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A pastoral letter at Holy Week from Bishop Ken Carter

A pastoral letter at Holy Week from Bishop Ken Carter


A Pastoral Letter at Holy Week 2019
Kenneth H. Carter, Jr.
President, Council of Bishops
Resident Bishop, Florida Area

To live by the shape of the liturgy is to see the deeper patterns and practices in the gospels. Jesus sets his face toward Jerusalem (Luke 9), he has a triumphal entry (Luke 19). He experiences betrayal and denial by his friends, and criticism and punishment from his enemies (Luke 22-23).

He shares the word and is with them at the table of Passover and Eucharist. He teaches about service (Philippians 2) and struggles with his purpose. He cleanses the temple (Luke 19), forgives his torturers, breaks the cycle of violence and relinquishes control to his Father.

To read the passion narratives of Jesus closely during Holy Week is to lean more deeply into what it means to be one of his disciples. It is the way of the cross. And, yet, it is also the way that leads to life (John 10).

Holy Week is a complicated series of actions, with every variance of human emotion and failure. Life in a denomination can be complicated, but no more complicated than a local church or a family. The same Jesus who is surrounded with imperfect followers is the one who prays for their unity (John 17).

And, yet, Holy Week reveals something more. Local churches will enact the washing of feet on Maundy Thursday (John 13), remembering Jesus’ command that we love one another (John 15). They will enter into the darkness of Good Friday and the absence of Holy Saturday. And underneath all of this are deep patterns of word and table, petition and forgiveness, humility and trust.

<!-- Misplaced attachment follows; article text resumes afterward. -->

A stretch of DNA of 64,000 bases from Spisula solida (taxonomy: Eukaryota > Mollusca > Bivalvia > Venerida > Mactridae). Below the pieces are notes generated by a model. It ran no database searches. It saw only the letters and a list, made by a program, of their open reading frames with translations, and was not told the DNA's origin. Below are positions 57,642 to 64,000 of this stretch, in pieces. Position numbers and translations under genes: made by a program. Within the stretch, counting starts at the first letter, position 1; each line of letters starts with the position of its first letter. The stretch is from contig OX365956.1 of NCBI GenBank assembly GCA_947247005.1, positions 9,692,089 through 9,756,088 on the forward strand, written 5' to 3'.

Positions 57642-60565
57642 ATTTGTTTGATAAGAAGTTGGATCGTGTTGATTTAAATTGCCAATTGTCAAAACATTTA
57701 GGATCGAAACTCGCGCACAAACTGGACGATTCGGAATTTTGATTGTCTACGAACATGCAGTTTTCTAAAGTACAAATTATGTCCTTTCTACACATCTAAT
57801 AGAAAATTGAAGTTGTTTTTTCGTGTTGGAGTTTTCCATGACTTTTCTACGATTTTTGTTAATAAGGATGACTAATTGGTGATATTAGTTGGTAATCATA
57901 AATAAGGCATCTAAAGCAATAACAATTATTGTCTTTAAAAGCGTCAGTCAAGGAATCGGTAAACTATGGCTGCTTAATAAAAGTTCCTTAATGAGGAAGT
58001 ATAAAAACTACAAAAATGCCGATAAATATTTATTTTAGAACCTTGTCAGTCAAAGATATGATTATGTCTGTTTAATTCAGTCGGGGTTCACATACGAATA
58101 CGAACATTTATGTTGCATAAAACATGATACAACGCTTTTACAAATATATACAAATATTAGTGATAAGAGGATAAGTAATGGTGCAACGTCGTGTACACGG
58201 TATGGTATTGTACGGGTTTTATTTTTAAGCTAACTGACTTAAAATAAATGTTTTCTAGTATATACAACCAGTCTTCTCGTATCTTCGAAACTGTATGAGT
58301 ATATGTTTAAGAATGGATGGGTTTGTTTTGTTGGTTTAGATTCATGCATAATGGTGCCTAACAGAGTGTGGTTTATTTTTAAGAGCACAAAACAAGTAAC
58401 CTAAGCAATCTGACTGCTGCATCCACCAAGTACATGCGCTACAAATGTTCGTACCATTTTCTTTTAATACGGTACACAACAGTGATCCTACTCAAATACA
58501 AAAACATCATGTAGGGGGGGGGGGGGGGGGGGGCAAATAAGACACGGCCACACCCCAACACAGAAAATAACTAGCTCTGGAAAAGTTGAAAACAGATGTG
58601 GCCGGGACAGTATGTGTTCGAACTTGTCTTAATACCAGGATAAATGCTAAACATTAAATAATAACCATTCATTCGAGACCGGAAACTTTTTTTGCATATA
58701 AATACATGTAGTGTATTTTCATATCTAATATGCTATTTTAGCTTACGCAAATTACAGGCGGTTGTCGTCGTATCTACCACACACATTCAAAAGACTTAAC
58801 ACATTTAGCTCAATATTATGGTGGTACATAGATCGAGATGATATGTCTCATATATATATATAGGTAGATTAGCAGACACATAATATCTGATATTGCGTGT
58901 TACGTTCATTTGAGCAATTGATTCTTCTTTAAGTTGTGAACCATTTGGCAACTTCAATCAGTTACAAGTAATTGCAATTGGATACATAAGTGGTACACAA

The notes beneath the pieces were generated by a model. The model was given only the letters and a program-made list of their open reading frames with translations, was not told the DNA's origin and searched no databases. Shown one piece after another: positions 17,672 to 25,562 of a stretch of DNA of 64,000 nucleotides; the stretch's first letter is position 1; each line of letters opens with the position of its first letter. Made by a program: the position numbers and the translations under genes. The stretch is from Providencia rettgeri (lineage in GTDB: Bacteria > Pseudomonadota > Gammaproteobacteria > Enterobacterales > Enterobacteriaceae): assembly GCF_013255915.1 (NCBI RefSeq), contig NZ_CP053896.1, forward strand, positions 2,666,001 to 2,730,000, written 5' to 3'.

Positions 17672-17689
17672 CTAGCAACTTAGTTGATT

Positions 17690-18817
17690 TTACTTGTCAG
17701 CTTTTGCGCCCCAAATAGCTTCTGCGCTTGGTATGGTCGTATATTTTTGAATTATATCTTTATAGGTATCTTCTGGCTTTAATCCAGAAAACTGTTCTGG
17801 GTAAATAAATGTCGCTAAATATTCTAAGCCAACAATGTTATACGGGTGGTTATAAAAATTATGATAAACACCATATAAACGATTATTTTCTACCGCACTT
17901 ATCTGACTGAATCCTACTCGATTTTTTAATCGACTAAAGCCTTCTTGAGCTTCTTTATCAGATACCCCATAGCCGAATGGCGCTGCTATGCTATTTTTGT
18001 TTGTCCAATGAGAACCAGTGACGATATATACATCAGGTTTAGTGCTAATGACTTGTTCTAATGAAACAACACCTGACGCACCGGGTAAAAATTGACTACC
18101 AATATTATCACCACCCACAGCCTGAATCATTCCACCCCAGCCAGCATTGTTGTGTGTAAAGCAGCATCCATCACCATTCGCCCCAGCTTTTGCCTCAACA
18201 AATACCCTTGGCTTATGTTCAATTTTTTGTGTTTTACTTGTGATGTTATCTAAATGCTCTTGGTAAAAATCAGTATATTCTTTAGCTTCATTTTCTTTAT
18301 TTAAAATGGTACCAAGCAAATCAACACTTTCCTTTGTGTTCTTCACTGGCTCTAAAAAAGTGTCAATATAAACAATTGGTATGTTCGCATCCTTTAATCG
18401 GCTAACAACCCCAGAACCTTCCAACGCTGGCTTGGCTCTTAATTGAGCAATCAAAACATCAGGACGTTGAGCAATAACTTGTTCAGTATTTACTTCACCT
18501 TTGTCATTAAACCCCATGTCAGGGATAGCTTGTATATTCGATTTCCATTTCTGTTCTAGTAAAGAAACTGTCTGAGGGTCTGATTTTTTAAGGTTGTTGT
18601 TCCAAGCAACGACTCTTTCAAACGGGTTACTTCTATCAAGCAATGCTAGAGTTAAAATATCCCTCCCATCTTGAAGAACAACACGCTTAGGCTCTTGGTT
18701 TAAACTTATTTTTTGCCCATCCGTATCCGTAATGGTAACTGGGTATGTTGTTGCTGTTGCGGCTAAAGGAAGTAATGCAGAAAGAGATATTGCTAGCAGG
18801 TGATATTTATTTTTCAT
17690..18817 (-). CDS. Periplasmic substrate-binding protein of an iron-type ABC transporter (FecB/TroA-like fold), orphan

These deep patterns reveal the way of discipleship for us. And the complications of life in a denomination, or a local church, or a family call us to walk as closely as we can to our Lord, in works of piety, and as closely as we can to one another, in works of mercy. Our deep worship flows naturally (but not easily) into a deeper engagement with one another. The conclusion of Lent historically led to readiness for baptism (or new life) and confession of our sin. As United Methodists, we would benefit from a greater capacity to forgive one another, and to ask for this same forgiveness in return. Jesus models this for us from the cross (Luke 23).

When the disciples are least present to Jesus, he is most clear about his calling. Holy Week is the path to a garden and a cross, and after, an empty tomb and a risen life (Luke 24), and later the promised Holy Spirit that will be poured out on all flesh (Acts 2).

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